Pakistan: Government breaks its own laws in 'War On Terrorism'

Amnesty International's 35-page report, 'Pakistan: Transfers to US custody without human rights guarantees', shows that Pakistani and non-Pakistani nationals have been arbitrarily arrested on suspicion of membership of al-Qa'ida and the Taleban, while an unknown number have been deported to the US and other countries without human rights guarantees.

Amnesty International said:

'The rule of law has been swept aside. Detainees have not been treated in accordance with either Pakistani or international law. Human rights protection has been thrown out the window.

Who has been held and where, is unknown. Detainees have been cut off from family and lawyers and there have been no official notices. Media coverage has been at best scant and anecdotal.'

Some foreigners have been handed over to their country of origin even though they are likely to face human rights violations there. These have included two ethnic Uighurs from China, even though, following September 11, in the name of countering 'terrorism' the Chinese government has stepped up its harsh repression of ethnic Uighur opponents of Chinese rule and others branded as 'separatists'.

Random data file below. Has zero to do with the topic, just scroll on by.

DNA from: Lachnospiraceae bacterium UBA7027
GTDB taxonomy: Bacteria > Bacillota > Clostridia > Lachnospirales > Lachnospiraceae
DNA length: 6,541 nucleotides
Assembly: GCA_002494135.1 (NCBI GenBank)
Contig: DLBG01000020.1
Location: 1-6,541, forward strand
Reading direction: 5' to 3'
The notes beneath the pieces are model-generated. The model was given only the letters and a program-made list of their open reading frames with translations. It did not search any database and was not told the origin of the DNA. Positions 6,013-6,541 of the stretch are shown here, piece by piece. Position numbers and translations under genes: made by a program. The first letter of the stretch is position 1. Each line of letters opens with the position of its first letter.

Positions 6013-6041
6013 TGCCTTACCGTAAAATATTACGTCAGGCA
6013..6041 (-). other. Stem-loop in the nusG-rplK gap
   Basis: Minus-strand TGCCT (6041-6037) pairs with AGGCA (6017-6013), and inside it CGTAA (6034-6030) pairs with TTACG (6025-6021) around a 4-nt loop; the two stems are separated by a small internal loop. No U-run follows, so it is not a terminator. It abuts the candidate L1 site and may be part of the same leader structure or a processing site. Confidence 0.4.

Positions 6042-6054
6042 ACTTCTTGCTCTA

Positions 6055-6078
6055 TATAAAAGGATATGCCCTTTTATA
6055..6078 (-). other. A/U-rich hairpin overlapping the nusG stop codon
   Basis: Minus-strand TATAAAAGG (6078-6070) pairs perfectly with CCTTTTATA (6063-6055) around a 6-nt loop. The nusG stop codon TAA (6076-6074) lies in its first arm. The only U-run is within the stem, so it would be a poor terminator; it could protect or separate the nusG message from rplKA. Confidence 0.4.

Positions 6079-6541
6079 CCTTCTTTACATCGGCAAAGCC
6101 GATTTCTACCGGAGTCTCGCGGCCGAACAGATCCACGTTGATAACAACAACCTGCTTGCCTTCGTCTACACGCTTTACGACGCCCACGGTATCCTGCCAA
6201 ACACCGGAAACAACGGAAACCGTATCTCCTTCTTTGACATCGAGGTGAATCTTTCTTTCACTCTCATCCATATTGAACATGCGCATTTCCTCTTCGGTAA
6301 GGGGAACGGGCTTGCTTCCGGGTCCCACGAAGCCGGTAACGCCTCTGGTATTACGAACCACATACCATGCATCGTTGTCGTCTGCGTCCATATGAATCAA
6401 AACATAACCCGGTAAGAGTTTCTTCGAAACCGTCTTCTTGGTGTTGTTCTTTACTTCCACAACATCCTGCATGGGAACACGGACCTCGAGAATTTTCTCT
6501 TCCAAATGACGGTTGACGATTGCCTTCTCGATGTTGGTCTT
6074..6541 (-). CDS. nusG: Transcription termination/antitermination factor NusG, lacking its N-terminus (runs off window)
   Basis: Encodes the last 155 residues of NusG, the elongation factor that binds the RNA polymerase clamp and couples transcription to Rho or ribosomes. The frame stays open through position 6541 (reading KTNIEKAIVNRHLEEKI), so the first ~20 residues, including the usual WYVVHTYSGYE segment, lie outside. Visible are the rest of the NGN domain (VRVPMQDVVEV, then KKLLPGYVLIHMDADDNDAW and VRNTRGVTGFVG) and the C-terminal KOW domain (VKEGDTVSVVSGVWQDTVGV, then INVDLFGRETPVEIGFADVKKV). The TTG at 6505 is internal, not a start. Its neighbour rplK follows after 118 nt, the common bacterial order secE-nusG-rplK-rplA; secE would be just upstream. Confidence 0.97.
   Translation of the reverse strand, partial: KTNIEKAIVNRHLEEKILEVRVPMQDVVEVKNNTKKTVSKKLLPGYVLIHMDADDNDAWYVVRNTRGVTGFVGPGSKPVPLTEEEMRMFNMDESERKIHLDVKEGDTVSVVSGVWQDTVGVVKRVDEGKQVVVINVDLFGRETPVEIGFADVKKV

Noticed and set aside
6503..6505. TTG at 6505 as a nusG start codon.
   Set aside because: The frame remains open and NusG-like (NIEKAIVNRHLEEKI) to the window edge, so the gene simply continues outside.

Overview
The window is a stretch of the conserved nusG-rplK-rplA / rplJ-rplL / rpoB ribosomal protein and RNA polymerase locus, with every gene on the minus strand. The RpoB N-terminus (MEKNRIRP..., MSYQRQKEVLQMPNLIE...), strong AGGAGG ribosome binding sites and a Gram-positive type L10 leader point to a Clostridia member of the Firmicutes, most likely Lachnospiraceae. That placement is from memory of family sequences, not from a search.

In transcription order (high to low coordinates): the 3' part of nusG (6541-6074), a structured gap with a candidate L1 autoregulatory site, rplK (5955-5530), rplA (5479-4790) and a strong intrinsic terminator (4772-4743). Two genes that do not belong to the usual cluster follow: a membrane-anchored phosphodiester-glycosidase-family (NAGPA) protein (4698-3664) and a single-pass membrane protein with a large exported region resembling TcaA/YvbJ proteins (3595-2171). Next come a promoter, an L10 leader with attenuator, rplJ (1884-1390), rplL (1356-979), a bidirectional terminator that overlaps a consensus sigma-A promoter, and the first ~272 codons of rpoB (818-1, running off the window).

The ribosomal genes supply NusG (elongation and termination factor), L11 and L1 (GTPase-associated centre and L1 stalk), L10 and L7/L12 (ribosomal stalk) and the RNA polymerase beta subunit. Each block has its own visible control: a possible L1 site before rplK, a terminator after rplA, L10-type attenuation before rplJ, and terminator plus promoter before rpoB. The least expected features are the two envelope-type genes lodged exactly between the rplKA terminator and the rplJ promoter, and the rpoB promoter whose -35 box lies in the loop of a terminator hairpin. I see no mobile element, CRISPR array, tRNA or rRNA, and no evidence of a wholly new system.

Amnesty International's report describes the context in which arrests and arbitrary transfers to US custody have taken place and sets out recommendations.

The human rights organisation is urging the Pakistani government to uphold its own law, to abide by internationally agreed standards of human rights protection, and not to deport people to countries where they may face the death penalty or other human rights violations.

'Pakistan is one of many countries that has been sacrificing human rights in the name of security since September 11. There should be no compromise between security and human rights because you cannot have one without the other.'

The full report will be available from 20 June 2002 at: www.amnesty.org

For further information on global human rights and the reaction to September 11, see: http://web.amnesty.org/web/ar2002.nsf /p>

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